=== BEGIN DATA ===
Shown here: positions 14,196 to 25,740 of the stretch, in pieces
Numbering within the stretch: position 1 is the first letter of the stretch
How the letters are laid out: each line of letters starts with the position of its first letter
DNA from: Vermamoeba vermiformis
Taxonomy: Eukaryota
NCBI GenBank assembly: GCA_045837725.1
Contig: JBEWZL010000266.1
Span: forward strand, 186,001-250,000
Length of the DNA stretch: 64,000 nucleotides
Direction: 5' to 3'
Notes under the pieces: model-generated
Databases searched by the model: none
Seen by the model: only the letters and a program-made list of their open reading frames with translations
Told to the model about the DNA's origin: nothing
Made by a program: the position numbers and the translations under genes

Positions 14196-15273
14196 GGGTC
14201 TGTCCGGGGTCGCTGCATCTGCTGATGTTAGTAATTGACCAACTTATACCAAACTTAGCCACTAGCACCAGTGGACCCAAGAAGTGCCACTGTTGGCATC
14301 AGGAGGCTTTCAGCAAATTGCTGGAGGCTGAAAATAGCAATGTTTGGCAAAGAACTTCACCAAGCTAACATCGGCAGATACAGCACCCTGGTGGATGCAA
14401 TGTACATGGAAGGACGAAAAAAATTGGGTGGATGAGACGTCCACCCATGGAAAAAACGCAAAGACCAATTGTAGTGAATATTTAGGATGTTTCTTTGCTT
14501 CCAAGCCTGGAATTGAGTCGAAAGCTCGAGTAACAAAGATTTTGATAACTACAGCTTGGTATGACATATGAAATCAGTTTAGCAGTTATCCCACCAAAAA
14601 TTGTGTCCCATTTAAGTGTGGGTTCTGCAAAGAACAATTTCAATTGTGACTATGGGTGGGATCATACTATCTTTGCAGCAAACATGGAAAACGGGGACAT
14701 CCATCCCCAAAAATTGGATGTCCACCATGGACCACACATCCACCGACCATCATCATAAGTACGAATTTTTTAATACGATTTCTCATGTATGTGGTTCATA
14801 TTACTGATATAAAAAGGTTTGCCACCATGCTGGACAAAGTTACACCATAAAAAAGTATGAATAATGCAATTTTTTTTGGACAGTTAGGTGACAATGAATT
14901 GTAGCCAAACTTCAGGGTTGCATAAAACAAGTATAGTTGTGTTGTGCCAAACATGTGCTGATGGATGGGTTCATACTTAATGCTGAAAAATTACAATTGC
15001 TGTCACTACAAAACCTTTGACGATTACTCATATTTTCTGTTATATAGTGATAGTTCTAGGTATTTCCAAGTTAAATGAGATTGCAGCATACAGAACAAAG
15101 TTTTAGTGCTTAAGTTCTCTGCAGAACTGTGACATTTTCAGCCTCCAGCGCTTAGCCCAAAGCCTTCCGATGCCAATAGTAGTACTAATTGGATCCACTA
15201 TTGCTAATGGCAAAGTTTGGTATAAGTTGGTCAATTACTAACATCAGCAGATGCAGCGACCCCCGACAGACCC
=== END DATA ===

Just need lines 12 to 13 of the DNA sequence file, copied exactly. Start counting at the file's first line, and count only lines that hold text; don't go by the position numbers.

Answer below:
Databases searched by the model: none
Seen by the model: only the letters and a program-made list of their open reading frames with translations